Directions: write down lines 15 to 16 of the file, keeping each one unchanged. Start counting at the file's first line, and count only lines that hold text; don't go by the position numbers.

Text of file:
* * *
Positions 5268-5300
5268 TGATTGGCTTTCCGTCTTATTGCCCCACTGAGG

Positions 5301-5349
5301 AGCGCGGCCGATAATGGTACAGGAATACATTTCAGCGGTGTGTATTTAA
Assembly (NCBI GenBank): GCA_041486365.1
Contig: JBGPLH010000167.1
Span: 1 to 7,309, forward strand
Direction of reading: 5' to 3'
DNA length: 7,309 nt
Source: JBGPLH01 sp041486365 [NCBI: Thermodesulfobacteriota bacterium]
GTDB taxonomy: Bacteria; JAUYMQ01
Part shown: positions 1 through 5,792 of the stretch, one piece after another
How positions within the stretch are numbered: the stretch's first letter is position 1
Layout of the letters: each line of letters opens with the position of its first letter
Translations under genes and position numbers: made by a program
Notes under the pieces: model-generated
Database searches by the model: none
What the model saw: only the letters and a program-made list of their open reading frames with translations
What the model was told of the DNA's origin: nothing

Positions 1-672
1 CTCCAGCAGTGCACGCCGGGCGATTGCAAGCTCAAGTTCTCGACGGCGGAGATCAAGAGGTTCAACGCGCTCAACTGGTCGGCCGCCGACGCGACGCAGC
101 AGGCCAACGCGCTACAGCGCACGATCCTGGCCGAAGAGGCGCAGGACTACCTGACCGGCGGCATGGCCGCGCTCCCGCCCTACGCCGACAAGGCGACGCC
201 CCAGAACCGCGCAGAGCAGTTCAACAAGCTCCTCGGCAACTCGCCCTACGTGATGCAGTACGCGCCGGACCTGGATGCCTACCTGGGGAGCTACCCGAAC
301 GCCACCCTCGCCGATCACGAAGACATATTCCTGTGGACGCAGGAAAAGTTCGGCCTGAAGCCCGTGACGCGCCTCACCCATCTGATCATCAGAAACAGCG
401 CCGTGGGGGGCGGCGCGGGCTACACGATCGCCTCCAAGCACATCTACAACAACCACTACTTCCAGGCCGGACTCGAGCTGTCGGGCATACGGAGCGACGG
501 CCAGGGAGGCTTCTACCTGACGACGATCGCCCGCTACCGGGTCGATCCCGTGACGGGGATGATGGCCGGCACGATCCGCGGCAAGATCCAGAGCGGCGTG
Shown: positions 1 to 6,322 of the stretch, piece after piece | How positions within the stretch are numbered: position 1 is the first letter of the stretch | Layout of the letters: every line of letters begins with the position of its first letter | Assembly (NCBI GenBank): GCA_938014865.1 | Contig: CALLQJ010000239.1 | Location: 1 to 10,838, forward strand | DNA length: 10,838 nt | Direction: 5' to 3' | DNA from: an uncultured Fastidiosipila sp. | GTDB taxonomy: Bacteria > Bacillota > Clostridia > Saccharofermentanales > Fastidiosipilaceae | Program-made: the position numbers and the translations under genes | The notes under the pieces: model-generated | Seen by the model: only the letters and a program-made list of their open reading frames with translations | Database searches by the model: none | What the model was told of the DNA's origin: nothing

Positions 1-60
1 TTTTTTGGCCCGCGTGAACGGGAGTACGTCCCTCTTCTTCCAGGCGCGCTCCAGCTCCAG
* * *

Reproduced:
Translations under genes and position numbers: made by a program
Notes under the pieces: model-generated